Brett Rosselli, for the second time in a year, is facing a social media backlash for his online comments about his businesses.
The owner of Sierra St. Kitchen & Cocktails and Skyline Kitchen & Vine, Rosselli last year blamed a “rogue employee” for sending an email to Sierra St. Kitchen customers calling Gov. Steve Sisolak the “Third Reich Leader.”
He said in April last year:
“The content of the email referenced the Third Reich which is appalling by itself. It is a hateful comment that has no place in our community and would never come from us at Sierra St. Kitchen, my family or myself. There is no comparison of this type of hatred. Even worse we just closed on the week honoring the holocaust remembrance day of Yom HaShoah. We at Sierra St [sic] Kitchen with the additional resources of the ADL are working on instituting a plan of education for our team to make sure this never happens again.”
Since then, typo-ridden posts in Rosselli’s name on Yelp, in response to negative reviews, have called people fag, idiots, “woke idiots,” retards, window lickers, “Dumb tard” and “Mid town hippi trash.”
Both restaurants maintain overall positive, 4-star-plus reviews. It’s the negative reviews that seem to draw ire from the business owner.
Meghan Kenney recently posted on Facebook about how appalled she was by Rosselli’s behavior after she and her daughter left a negative review after an experience at Sierra St. Kitchen.
“Stop drinking the contaminated water, it make [sic] you stupid,” Rosselli wrote in response to Kenney’s review. “You’re also not welcome here like the Cali retards. Seriously another Dumb tard. It hurts to read dumb peoples [sic] comments like yours. Have a nice life and stay clear of those railroad tracks.”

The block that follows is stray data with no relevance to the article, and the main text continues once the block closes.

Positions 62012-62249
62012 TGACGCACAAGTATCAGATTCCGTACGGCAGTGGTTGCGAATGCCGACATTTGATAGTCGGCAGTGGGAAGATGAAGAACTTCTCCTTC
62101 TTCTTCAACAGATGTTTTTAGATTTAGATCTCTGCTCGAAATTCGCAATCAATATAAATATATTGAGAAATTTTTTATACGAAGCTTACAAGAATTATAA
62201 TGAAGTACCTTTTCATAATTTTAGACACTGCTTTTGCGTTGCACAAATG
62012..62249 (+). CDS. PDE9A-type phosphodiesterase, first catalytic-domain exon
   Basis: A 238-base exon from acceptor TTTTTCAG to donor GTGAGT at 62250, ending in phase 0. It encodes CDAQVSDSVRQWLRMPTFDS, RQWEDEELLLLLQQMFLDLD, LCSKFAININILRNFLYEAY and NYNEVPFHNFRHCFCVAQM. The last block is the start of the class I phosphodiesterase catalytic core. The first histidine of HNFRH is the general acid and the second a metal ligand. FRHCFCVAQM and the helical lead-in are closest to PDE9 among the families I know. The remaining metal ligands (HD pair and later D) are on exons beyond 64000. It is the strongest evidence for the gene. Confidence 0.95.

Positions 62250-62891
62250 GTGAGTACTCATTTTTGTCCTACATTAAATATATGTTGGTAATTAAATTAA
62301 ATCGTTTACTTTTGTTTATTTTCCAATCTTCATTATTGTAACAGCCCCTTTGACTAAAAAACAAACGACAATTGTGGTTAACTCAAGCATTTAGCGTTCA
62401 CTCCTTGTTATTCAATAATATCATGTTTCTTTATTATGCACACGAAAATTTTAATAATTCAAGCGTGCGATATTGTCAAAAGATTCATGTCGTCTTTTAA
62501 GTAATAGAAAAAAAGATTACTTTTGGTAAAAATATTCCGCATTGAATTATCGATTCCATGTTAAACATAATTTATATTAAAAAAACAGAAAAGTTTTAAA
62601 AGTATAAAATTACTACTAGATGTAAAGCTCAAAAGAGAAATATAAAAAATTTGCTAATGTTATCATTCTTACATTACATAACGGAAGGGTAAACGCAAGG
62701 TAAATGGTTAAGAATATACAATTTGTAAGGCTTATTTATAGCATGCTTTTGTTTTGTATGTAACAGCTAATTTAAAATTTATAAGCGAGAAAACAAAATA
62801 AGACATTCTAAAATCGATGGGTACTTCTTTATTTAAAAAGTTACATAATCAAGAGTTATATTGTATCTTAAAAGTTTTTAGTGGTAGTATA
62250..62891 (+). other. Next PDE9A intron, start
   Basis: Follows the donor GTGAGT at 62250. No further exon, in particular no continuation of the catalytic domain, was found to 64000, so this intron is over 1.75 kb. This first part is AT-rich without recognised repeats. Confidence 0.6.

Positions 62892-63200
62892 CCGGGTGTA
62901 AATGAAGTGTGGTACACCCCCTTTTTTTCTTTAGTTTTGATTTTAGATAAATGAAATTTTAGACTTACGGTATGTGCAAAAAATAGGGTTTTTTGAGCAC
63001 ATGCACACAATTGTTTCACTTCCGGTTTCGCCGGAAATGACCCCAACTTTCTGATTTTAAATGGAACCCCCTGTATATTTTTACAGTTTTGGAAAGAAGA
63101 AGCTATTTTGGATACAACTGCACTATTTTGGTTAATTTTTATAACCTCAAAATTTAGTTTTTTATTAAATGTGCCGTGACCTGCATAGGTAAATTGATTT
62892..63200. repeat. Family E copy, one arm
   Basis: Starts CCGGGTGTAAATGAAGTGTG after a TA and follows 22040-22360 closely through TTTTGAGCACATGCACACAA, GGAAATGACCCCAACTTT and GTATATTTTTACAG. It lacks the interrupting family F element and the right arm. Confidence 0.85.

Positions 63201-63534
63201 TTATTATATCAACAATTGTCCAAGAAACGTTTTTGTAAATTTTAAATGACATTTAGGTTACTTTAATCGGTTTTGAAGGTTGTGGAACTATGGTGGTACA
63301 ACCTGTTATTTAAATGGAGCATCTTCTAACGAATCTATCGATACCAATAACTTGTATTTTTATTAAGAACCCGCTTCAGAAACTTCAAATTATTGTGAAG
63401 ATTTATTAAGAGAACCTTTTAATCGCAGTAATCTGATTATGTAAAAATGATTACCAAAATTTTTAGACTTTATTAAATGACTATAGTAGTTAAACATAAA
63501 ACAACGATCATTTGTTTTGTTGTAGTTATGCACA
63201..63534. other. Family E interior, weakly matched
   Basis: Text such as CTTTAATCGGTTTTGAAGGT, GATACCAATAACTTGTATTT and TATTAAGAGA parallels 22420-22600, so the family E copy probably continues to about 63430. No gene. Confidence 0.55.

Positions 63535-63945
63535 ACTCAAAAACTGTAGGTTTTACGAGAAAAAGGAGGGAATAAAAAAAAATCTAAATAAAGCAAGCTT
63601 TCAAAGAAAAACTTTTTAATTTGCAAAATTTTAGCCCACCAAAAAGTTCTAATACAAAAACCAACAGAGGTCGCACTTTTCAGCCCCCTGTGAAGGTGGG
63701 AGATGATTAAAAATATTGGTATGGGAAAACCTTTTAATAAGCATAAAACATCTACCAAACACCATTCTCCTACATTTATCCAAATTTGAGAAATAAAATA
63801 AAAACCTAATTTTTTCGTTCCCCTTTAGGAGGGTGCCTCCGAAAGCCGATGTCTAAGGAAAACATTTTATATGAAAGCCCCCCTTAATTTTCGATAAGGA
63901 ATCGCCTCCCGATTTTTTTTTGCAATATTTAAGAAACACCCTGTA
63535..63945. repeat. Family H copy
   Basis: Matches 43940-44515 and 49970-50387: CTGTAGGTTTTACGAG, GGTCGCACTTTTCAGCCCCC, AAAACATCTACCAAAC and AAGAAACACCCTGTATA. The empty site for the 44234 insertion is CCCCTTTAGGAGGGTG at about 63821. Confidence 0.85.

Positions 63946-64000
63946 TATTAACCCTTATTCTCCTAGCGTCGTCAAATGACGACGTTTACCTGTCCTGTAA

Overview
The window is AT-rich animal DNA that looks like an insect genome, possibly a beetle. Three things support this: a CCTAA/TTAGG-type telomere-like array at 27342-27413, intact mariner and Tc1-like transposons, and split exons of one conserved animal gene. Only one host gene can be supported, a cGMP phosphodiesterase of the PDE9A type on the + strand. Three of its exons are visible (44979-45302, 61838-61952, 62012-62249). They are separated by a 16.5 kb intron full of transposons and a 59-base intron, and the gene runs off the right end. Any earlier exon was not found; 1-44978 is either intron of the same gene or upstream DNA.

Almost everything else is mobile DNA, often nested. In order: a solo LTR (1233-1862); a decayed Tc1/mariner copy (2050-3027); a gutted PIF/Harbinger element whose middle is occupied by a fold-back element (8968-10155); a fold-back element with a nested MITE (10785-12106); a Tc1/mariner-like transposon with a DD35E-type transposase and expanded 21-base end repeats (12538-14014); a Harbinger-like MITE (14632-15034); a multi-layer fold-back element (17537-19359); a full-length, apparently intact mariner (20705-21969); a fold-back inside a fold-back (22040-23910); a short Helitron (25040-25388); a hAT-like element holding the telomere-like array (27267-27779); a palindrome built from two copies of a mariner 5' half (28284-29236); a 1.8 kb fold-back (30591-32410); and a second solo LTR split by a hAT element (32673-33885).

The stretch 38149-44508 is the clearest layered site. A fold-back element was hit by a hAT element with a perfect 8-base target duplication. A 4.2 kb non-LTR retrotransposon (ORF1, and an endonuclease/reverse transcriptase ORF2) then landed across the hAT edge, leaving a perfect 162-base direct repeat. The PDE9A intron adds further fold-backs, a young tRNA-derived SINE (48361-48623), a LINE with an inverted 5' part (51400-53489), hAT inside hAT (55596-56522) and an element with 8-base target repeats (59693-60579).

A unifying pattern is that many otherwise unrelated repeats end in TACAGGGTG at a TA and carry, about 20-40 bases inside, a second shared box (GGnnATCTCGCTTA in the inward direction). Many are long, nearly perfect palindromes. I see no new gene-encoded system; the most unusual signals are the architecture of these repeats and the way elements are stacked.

“My daughter and I are speechless with his response to our reviews,” Kenney posted on Facebook, a post that recently received dozens of shares.
She wasn’t alone. Another reviewer was also critical of the food quality and was berated by Rosselli in return.
“Super disappointing,” she wrote. “Really poor quality, cold frozen fries and I’m sorry but if you can’t properly cook a hard boiled egg and then turn around and charge me $10 for a half an egg and two bites of lettuce, it’s not my jam.”
In response, Rosselli wrote: “Really- Eat like an adult and then you can do a review. Covid isn’t the problem. Guests like you are. Thanks for the review on THE FRIES AND AN EGG. wow your [sic] special. Rode the short bus did we. Keep the helmet on and keep those windows clean by licking them. Mid town hippi [sic] trash I see. Stay in your lane.”
When Jeong P. from California made a reservation for dinner there in February for 9 p.m., he said he arrived at Sierra St. on time, and the business was closed.
“I still have no idea what happened but I made a reservation for dinner here and the place was closed when I arrived. It left us with no dinner plans and a pretty bad impression,” he wrote on Yelp. “Their Yelp shows that they close at 10 p.m. and their website shows that they close at 12 midnight. I even got a text the day before asking me to confirm my reservation, which I did. We showed up at 8:55 p.m. and all the lights were off and the place was closed. No note or anything.”
That review was met with vitriol by Rosselli. He called the reviewer an idiot.